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Snow drifts greet Super Shoot archers at Super Shoot

Archers walked past this snow drift at last weekendís Eastern Oregon Super Shoot at Anthony Lakes. It was 75 yards long and 12 feet high at its tallest point. Norm Paullus of the Grande Ronde Bowmen, one of the tournamentís organizers, is standing next to the snow drift. SCOTT WILSON photo
Archers walked past this snow drift at last weekendís Eastern Oregon Super Shoot at Anthony Lakes. It was 75 yards long and 12 feet high at its tallest point. Norm Paullus of the Grande Ronde Bowmen, one of the tournamentís organizers, is standing next to the snow drift. SCOTT WILSON photo

ANTHONY LAKES —Archers at the annual Eastern Oregon Super Shoot did not have to look far for ice cold refreshment last weekend.

About 10 snow drifts, including one about 75 yards long and 12 feet high at its tallest point, decorated the Super Shoot’s upper course.

 

Some drifts were close enough to targets that errant arrows may have penetrated them and been buried inside.

“If this happened to any archers they will have to wait until the snow drifts melt to get their arrows back,’’ said Norm Paullus of La Grande, who helped set up the Super Shoot’s courses.

The Eastern Oregon Super Shoot has been conducted in late July at Anthony Lakes since 2001. Snowdrifts have occasionally been seen at the shoot since then but nothing like the ones this year.

“We were surprised by how deep they were,’’ Paullus said.

Paullus is a member of the Grande Ronde Bowmen, which put on the Super Shoot along with the Elkhorn Archers of Baker County.

More than 270 archers participated in the Super Shoot Saturday and Sunday. The shoot had three courses, two of which started at the top level and  another in the base of the ski area. Archers had to complete all three courses, which had a combined total of 80 targets, to place. Styrofoam replicas of elk, deer, dinosaur, wolf, bear and coyotes were among those that archers encountered.

Archers took a ski lift to the highest course, the one with the snow drifts, and then hiked down. No targets on any of the three courses had yardage markers, forcing archers to estimate, just as they must when bow hunting.

Estimating yardage on the course is difficult because of terrain dips. Paullus explained that it is hard to judge distances when you can’t see a flat level plane.

No devices for determining yardage could be used during the shoot.

Ten targets had $300 money spots. Anyone hitting a money spot won prize money. The amount was based on how many shooters hit the same target. The $300 for each target was split among those who hit it. One target on a mule deer was hit eight times, which meant the payout to each archer was $37.50.

All money spots were hit but one that was on a bull elk.

A number of people at the Super Shoot were preparing for bow hunting season, which begins for deer and elk in late August in Oregon. Others were honing their skills for the International Bowhunting Organization world championships Aug. 11-13 in Holiday Valley near Ellicotttville, N.Y. The world championship course, which also has a ski lift, is similar to that of the Eastern Oregon Super Shoot.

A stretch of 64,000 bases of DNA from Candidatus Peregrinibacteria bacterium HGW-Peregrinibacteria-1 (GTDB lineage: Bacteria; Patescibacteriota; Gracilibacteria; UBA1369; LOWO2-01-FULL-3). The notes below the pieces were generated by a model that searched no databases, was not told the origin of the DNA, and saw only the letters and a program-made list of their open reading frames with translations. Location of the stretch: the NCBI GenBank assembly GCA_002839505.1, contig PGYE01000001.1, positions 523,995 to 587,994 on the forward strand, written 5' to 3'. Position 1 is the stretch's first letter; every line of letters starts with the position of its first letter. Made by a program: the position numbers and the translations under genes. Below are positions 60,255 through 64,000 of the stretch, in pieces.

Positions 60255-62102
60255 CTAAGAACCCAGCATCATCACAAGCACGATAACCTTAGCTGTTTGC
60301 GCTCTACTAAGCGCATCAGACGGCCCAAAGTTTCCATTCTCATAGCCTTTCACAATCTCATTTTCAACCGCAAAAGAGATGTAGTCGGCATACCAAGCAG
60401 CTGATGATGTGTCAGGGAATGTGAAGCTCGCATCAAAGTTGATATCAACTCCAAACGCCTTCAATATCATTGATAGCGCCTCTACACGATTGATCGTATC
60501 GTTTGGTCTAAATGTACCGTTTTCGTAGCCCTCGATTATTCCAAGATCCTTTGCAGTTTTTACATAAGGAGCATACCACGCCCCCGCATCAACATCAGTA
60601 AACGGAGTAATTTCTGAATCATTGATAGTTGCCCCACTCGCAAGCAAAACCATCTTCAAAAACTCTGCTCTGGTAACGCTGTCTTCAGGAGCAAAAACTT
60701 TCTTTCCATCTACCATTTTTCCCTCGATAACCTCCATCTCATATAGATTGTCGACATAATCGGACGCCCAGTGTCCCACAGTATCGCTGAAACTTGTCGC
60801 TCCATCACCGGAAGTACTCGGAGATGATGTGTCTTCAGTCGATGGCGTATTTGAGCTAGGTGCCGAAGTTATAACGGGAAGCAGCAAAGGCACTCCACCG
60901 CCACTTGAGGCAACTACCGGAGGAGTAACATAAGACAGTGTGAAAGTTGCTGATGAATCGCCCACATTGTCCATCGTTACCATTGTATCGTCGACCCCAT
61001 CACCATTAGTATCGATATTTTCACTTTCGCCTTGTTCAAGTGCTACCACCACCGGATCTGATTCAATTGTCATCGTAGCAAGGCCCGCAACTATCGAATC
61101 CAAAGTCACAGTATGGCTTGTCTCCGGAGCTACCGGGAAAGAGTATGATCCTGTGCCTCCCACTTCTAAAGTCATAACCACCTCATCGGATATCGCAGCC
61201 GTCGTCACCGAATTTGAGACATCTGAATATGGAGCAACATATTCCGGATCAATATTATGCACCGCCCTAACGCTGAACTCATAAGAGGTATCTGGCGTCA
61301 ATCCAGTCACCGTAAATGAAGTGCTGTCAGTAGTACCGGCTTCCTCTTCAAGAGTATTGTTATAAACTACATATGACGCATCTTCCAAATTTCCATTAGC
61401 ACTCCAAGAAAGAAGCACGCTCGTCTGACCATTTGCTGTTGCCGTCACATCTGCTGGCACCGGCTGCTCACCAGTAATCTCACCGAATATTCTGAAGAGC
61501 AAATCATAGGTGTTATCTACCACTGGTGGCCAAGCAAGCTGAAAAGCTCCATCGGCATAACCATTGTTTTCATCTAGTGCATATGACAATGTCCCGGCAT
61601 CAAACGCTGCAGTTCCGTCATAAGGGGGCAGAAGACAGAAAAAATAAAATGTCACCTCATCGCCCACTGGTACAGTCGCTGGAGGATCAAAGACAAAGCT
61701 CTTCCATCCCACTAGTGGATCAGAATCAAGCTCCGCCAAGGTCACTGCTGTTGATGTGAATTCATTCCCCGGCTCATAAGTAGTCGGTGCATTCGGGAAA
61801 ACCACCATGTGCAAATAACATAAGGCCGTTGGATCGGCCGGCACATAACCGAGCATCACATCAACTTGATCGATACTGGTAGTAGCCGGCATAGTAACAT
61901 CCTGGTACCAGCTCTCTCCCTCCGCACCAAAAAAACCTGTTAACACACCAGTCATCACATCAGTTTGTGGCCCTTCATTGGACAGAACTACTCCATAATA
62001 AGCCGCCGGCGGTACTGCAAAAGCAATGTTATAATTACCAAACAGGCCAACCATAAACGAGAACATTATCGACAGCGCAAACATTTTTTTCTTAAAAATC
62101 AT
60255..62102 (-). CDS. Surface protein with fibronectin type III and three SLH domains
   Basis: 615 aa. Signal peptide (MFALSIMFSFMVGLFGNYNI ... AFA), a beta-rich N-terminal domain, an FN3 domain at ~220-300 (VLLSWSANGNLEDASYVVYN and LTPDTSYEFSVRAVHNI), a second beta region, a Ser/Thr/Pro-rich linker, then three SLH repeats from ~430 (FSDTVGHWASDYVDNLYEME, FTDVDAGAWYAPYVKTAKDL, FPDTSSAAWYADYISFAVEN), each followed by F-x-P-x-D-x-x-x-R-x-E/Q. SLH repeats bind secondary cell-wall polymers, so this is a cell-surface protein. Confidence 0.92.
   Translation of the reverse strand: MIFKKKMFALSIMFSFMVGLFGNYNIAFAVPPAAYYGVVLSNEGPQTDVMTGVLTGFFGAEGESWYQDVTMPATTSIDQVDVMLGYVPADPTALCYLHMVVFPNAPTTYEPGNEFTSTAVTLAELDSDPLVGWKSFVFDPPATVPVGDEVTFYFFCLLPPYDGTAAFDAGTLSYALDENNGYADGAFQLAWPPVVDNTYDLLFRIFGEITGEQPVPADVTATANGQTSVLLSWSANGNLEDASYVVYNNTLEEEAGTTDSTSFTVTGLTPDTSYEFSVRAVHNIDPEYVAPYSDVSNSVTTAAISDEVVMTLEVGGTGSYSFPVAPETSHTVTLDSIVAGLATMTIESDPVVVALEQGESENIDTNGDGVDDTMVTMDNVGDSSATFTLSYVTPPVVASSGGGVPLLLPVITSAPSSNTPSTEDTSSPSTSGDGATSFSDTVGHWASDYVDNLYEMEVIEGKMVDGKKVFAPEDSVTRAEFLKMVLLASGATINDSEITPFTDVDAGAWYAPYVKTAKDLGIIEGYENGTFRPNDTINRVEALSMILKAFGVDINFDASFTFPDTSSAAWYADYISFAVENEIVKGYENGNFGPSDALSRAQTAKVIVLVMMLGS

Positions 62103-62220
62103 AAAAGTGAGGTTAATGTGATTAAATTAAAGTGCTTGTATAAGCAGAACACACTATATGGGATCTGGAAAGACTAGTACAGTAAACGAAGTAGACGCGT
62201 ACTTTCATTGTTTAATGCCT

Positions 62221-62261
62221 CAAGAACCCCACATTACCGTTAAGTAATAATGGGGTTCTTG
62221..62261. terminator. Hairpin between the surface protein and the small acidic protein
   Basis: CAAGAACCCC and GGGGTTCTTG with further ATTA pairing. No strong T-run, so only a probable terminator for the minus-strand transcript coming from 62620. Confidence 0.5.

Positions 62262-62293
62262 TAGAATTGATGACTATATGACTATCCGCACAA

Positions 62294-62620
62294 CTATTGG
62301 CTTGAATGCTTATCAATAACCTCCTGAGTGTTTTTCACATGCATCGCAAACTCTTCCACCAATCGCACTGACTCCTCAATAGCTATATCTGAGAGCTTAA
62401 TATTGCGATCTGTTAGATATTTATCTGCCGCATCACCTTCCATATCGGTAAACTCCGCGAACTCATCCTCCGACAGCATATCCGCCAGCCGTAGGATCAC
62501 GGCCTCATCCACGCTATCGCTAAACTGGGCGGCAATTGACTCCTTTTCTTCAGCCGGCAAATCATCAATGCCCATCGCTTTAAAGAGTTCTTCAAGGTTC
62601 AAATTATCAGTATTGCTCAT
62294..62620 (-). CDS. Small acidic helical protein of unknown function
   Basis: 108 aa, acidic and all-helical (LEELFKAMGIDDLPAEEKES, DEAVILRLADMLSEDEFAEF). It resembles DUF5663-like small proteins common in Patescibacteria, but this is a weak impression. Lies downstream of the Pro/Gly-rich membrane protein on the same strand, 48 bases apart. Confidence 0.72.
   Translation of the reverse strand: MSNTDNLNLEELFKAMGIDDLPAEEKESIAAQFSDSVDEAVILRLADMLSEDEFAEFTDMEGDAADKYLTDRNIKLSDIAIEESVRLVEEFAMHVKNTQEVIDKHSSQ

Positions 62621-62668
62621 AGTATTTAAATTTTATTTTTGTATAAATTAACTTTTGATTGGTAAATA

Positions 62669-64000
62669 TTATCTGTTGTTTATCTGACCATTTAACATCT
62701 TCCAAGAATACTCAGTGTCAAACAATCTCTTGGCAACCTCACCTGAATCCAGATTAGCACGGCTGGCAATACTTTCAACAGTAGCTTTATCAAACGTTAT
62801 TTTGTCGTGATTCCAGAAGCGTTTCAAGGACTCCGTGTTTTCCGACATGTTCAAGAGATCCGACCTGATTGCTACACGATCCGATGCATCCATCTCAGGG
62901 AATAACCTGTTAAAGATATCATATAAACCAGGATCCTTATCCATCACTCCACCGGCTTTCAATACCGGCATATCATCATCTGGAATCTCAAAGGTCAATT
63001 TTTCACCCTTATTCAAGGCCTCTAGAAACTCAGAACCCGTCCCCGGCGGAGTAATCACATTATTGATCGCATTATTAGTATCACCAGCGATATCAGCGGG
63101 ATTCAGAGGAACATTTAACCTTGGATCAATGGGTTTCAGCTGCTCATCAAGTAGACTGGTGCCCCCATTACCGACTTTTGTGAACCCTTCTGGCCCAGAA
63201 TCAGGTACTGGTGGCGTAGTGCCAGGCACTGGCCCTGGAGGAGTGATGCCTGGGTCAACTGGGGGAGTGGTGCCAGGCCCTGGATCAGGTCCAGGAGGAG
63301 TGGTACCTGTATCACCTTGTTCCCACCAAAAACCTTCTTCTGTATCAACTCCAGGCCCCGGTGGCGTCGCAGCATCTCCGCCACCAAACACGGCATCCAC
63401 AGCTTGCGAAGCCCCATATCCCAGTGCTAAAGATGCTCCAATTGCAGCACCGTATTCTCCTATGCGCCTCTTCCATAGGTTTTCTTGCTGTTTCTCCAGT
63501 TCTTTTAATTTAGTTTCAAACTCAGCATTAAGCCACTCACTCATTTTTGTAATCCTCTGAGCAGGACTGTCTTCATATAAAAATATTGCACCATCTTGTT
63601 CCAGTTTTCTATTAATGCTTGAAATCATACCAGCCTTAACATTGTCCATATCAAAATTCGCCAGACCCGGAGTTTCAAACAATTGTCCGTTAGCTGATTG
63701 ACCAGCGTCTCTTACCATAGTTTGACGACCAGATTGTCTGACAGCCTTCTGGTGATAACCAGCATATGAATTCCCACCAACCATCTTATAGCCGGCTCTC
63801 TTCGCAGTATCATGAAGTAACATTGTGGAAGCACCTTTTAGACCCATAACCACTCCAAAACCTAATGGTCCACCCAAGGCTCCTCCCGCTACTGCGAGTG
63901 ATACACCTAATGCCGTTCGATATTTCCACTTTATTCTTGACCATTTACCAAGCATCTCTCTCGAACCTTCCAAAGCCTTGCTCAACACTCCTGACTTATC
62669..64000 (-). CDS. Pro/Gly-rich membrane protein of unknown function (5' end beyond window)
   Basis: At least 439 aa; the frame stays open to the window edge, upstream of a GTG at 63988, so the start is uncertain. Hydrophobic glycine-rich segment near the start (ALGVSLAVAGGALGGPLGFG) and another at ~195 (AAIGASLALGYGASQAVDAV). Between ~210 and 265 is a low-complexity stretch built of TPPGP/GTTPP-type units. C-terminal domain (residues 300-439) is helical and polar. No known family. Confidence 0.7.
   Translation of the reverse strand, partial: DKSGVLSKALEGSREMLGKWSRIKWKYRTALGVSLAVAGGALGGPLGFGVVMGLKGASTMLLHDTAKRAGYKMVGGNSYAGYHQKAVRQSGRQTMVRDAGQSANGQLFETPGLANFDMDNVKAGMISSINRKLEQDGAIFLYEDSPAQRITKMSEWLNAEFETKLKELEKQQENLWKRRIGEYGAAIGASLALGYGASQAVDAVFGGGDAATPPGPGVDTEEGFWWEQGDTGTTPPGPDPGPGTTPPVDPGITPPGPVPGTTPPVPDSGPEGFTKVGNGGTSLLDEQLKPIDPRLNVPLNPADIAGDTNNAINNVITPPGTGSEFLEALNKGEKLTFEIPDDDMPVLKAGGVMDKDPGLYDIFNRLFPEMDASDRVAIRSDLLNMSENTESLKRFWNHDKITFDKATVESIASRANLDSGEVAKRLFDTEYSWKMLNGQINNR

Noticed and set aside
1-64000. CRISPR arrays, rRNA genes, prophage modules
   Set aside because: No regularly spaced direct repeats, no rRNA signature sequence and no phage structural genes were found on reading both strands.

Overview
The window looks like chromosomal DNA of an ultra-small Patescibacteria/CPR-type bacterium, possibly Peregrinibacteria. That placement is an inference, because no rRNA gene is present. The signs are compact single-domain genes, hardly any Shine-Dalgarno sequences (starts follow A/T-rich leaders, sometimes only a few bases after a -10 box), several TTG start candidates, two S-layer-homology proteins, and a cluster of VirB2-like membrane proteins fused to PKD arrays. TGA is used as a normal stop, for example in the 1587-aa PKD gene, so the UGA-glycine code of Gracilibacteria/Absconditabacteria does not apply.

“It is a good dry run (for the world championships),’’ Paullus said.


The Eastern Oregon Super Shoot has been conducted at Anthony Lakes since 2001. It was held at Lehman Hot Springs for three years before being moved to Anthony Lakes.

One aspect of the Super Shoot that separates it from some other archery events is that the focus has long been on family, said Ron Babcock of the Grande Ronde Bowmen.

Babcock explained that the shoot has always been conducted in a family-friendly environment where opportunities for hiking, fishing and camping are available. He also notes that the distances of shots are also a little shorter, reducing the likelihood of arrows completely missing their targets and being lost or shattered after hitting rocks. This helps make the shoot more affordable for families, since arrows are expensive to replace, Babcock said.

The more than 270 archers at this year’s shoot did not seem to bother the wildlife in the area. Paullus noted that four deer causally walked by the ski lift while it was operating last weekend and that at one target a chipmunk was so relaxed among the archers that it held them up.

The chipmunk was laying on its back behind a target when a party Paullus was with came by. The archers feared that an errant arrow would hit the chipmunk so they waited for it to leave. To the party’s surprise the chipmunk stayed in the same place, continuing to sun itself.

“We finally had to ‘shoo’ it away,’’ Paullus said.

Following are area archers who placed at the tournament.

• Drex Shira, Cove, placed first in the senior men’s division.

• Roy Booth, La Grande, placed third in the senior men’s division.

• Clayton Lowe, La Grande, placed first in the men’s bow hunter freestyle division. Lowe beat 135 archers in this category.

• Jolene Smith, La Grande, placed first in the female freestyle division.

• Becky Wilson, La Grande,  finished second in the senior women’s division.

• Lance Denny, La Grande, placed second in the boys cub division.

• Elizabeth Robinson, La Grande, placed first in the girls cub division.

• Jerry Gibson, La Grande, placed first in the master’s    senior division.

 
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